Delete all but one set of angles and start over. You can do it by hand. Here's how to do it by hand.

In the iterators window, click on an iterator, such as "Iterator 2" shown in the picture above. Then press the delete button. One of the angles will disappear. Do that until only one angle remains. Chaotica will not allow you to delete the last angle, because you cannot make a fractal without at least one angle.

Note: Many people try to select an angle on the black screen and press delete. This does not work. Why?

If you notice the iterator window, you will notice that something called the Pre-Affine is highlighted orange, NOT the iterator itself. To be very brief, a fractal is made of parts called iterators. An iterator has many parts. A Pre-affine (which is short for "Pre-Affine Transform") is merely a part of an iterator, not the whole iterator. The angles are a visual representation of the Pre-Affine. Trying to delete just the pre-affine is like trying to throw away just a page of a book and thinking that the page is the whole book. That's why you can't delete by hand just by selecting an angle on the black grid.

So that is how to delete things by hand. To get on with actually making the wing and skipping a lot of the boring setup, do the following. Copy all of the code in the code box below.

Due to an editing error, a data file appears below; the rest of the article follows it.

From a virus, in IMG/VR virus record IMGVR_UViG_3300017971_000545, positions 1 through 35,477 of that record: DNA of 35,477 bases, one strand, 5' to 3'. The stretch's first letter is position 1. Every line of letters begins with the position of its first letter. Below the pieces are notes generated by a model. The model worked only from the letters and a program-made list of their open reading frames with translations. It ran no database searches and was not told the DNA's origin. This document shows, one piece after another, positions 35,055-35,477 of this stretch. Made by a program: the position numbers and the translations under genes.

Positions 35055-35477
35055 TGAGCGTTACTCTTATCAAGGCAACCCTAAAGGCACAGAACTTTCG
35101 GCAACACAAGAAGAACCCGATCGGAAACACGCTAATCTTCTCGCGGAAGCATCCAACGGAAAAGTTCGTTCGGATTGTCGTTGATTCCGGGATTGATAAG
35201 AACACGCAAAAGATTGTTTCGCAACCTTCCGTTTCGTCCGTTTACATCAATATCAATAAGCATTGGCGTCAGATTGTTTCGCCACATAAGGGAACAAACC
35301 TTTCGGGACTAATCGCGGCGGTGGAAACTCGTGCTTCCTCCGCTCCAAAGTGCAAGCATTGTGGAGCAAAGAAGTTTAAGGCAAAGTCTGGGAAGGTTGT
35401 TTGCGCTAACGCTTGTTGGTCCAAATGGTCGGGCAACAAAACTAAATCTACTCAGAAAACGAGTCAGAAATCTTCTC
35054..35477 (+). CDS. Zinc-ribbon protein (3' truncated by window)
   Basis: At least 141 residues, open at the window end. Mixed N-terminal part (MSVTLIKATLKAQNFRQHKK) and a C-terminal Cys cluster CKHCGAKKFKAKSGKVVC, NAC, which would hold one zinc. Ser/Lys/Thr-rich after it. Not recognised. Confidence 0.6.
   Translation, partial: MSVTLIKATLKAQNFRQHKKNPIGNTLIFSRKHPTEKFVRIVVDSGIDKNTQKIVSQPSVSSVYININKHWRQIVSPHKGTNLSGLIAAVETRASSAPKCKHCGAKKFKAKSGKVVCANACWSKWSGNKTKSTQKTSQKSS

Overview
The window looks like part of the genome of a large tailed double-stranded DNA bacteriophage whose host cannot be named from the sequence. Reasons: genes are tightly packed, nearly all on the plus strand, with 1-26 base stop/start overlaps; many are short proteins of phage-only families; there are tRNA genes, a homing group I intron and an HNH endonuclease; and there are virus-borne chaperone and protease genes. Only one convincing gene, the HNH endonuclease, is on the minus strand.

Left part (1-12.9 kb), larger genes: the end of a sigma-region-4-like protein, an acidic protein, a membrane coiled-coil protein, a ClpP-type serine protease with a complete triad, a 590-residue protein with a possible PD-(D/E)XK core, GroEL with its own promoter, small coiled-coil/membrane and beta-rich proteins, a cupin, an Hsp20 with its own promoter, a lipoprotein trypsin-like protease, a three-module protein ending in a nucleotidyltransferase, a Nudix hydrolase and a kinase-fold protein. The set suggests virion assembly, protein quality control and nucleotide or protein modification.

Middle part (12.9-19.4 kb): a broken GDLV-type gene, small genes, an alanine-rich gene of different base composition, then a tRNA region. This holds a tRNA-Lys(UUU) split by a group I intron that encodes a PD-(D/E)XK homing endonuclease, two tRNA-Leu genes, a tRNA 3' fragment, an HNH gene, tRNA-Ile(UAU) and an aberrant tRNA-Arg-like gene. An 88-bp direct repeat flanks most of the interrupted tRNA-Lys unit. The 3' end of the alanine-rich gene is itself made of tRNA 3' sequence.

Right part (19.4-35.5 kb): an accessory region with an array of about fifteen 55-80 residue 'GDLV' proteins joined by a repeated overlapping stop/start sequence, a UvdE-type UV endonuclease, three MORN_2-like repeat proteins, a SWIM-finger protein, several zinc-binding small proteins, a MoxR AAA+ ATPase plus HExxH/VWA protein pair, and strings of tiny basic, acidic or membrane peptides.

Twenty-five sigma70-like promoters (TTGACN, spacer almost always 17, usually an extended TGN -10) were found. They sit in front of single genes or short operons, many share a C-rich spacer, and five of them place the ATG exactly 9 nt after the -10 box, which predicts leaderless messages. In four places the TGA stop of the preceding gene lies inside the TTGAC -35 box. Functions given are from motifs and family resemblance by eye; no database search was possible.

<IFS name="New Blank Flame">
    <camera>
      <vec4 name="pos">0 0 0 1</vec4>
      <vec2 name="rotate">0 0</vec2>
      <real name="scale">354.44323</real>
    </camera>
    <imaging name="Imaging">
      <int name="image_width">739</int>
      <int name="image_height">680</int>
      <int name="image_supersample">2</int>
      <string name="antialiasing_mode">strong</string>
      <real name="brightness">4</real>
      <vec4 name="background_colour">0.1 0.1 0.1 1</vec4>
      <real name="flam3_gamma">3.6</real>
      <real name="flam3_vibrancy">1</real>
      <bool name="flam3_use_highlight_power">false</bool>
      <real name="flam3_highlight_power">0.003</real>
      <real name="flam3_gamma_linear_threshold">0</real>
    </imaging>
    <colouring>
      <curve name="hue">
        <table name="knots">
          <values>0 0.14285715 0.2857143 0.42857143 0.5714286 0.71428573 0.85714287 1</values>
        </table>
        <table name="values">
          <values>0.5918913 0.7190439 0.8071572 0.81106025 0.65890545 0.594399 0.8666091 0.037801243</values>
        </table>
      </curve>
      <curve name="saturation">
        <table name="knots">
          <values>0 0.14285715 0.2857143 0.42857143 0.5714286 0.71428573 0.85714287 1</values>
        </table>